President Reagan ordered a series of economic reprisals against the Polish government yesterday and warned that he is prepared to impose more serious sanctions against both Poland and the Soviet Union if "the outrages in Poland do not cease."
The United States will not conduct "business as usual" with Poland's military government and "those who aid and abet them," Reagan said in a nationally televised address in which he hailed the spirit of the Polish people and declared "their cause is ours."
If the Polish crackdown continues, Reagan warned its perpetrators: "Make no mistake: Their crime will cost them dearly in their future dealings with America and free peoples everywhere."
The measures Reagan announced will have only minor impact on Poland's already desperately strained economy, but he made clear that he is committed to stepping up pressure with subsequent actions if there is no compromise in Poland.
Reagan reaffirmed last week's suspension of all government-sponsored shipments of agricultural and dairy products to the Polish government until assurances are received that every bit of American food goes "to the Polish people--not to their oppressors."
He also halted the renewal of the Export-Import Bank's line of export credit insurance to Poland, ordered suspension of Polish civil aviation privileges in the United States, suspended Polish fishing boats' right to work in American waters and announced that Washington has proposed to its allies a joint further restriction of high-technology exports to Poland.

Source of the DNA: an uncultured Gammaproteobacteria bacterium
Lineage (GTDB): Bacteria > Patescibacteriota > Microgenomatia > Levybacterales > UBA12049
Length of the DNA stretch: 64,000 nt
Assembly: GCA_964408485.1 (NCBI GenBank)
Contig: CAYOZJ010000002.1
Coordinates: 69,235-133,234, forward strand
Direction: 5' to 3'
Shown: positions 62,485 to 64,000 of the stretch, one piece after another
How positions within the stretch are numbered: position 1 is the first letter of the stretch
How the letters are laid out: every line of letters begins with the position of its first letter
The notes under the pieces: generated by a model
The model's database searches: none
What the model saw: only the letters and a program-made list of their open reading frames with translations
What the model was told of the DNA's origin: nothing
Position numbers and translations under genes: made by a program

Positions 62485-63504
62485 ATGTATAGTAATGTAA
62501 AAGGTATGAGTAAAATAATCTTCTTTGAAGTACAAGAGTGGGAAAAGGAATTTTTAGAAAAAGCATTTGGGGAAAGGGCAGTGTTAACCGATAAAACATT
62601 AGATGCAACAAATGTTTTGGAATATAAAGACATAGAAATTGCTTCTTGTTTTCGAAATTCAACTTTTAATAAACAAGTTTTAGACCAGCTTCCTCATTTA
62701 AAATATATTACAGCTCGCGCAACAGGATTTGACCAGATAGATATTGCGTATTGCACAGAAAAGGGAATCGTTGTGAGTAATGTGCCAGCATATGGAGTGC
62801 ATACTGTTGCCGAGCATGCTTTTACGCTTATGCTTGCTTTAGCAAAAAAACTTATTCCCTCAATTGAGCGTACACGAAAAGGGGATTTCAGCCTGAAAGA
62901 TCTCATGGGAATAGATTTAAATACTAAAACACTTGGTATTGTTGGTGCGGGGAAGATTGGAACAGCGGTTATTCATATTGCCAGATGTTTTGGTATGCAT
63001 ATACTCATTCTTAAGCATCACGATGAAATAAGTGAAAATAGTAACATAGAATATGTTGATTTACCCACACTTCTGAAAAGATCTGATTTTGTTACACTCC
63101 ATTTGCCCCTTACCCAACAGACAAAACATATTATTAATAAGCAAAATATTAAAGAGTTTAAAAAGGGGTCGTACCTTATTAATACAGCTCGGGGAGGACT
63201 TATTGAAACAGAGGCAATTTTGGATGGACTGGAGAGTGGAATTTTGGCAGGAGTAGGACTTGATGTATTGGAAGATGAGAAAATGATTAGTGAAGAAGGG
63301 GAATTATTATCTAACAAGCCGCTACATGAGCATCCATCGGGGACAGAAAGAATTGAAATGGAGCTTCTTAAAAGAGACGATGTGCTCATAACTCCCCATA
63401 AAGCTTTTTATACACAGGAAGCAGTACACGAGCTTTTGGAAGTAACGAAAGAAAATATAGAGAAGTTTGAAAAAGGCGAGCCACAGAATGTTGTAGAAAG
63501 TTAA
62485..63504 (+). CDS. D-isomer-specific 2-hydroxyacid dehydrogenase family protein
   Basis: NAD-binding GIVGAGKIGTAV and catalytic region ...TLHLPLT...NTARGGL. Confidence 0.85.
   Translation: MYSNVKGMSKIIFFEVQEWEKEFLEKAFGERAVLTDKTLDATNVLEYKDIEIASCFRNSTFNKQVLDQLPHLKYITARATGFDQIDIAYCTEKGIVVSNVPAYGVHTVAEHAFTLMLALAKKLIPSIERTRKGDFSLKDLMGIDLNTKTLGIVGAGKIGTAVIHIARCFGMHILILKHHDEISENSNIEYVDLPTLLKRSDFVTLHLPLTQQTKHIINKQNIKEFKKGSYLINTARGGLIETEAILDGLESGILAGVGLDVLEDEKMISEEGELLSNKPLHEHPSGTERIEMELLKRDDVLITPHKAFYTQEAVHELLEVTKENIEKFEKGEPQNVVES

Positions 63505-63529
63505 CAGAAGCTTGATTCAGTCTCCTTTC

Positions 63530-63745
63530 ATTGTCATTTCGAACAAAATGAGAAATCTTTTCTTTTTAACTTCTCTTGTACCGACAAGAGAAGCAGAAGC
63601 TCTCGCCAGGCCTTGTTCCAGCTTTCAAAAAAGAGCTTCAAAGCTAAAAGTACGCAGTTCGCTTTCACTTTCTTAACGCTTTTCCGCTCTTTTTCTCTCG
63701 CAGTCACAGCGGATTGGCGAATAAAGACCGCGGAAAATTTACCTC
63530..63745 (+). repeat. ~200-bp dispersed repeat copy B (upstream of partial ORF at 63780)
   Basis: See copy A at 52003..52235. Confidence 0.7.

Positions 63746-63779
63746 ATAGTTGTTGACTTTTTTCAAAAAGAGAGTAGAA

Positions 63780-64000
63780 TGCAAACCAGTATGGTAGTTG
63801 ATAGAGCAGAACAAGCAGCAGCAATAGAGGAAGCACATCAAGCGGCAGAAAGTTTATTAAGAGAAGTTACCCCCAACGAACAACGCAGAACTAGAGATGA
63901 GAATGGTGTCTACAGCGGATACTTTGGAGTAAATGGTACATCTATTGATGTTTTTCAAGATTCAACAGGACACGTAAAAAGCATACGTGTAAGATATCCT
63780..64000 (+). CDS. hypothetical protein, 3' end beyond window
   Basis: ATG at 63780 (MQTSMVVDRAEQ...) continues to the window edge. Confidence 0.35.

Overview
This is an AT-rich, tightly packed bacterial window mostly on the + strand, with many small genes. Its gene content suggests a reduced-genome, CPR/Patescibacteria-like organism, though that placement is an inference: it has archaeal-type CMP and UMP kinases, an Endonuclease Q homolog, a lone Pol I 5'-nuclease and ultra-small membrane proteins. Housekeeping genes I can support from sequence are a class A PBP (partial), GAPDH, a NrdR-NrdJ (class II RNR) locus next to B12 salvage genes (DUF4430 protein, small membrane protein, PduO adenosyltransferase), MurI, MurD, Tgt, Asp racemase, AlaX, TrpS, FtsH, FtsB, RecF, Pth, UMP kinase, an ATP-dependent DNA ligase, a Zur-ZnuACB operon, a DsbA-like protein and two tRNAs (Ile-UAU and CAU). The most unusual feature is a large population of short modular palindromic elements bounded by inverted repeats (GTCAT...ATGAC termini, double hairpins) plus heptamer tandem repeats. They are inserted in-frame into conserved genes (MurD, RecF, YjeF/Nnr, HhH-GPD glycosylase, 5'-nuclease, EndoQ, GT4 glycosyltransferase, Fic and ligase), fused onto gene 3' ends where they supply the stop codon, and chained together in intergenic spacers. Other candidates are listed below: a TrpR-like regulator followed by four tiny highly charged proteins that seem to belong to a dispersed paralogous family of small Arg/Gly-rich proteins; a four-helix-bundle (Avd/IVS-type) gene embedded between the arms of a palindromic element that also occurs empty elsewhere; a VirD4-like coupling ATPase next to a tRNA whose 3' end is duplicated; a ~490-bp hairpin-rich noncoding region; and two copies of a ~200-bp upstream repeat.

An administration official said that without the credit insurance, private exports to Poland are likely to cease. In 1980, Poland was granted $25 million in such insurance, which expired Nov. 30 and now will not be renewed.
The Polish airline, LOT, has been making six flights a week to the United States. The Polish fishing fleet caught about 230,000 tons in U.S. waters last year, about one-third of Poland's total catch, the administration official said.
Reagan said that to help the Polish people, food aid through private channels will continue as long as it is reaching the people, and that he is offering U.S. aid to Austria to help care for Polish refugees. Austria has announced it will welcome Poles fleeing the military crackdown.
Threats of future action played a major part in Reagan's 14-minute speech as he sought to make clear that he has a course of future steps in mind if his initial measures bring no response.
"We have been measured and deliberate in our reaction to the tragic events in Poland. We have not acted in haste, and the steps I will outline tonight--and others we may take in the days ahead--are firm, just and reasonable," the president said.
He said he has written to the Polish military chief, Gen. Wojciech Jaruzelski, and also to Soviet President Leonid Brezhnev warning each that his nation faces further consequences if martial law is not lifted in Poland.
Reagan said he urged Jaruzelski "to free those in arbitrary detention, to lift martial law, and to restore the internationally recognized rights of the Polish people to free speech and association."
The Soviet Union, Reagan said, "deserves a major share of blame for the developments in Poland." Therefore he informed Brezhnev that "if this repression continues, the United States will have no choice but to take further concrete political and economic measures affecting our relationship."
Again and again in his speech Reagan paid tribute to the Polish people and sought to inspire Americans with sympathy for their cause.